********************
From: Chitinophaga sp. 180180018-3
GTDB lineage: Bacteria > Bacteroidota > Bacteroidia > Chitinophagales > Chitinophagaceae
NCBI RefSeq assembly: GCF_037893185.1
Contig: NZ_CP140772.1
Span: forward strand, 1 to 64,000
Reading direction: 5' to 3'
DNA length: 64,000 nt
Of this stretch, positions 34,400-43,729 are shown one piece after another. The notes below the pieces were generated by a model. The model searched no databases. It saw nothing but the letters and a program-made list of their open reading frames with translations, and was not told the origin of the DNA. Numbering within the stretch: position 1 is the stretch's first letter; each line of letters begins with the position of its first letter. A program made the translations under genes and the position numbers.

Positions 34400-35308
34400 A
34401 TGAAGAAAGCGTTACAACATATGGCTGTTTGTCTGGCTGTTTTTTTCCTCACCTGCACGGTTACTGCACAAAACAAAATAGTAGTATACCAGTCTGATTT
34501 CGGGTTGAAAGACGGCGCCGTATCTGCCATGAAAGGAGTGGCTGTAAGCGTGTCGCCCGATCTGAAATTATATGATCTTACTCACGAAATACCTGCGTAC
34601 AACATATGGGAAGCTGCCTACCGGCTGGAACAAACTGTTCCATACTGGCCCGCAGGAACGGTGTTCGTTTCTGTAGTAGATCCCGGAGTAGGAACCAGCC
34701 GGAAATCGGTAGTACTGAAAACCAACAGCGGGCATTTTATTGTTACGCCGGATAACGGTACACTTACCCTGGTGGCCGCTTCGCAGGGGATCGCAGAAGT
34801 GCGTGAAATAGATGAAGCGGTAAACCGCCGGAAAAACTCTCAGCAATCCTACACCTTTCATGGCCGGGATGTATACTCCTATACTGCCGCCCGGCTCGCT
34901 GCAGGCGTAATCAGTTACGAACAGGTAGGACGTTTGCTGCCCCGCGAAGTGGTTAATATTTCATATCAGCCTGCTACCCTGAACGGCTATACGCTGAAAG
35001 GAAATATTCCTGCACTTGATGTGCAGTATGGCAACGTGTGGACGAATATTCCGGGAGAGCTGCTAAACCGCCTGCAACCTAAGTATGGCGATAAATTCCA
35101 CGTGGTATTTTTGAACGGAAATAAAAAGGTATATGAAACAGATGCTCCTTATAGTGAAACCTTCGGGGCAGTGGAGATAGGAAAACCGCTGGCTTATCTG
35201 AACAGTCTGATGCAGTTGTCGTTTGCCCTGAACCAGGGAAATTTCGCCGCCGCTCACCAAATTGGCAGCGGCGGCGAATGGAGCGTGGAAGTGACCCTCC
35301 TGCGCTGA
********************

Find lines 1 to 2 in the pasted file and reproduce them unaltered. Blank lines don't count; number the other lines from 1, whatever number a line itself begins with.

From: Chitinophaga sp. 180180018-3
GTDB lineage: Bacteria > Bacteroidota > Bacteroidia > Chitinophagales > Chitinophagaceae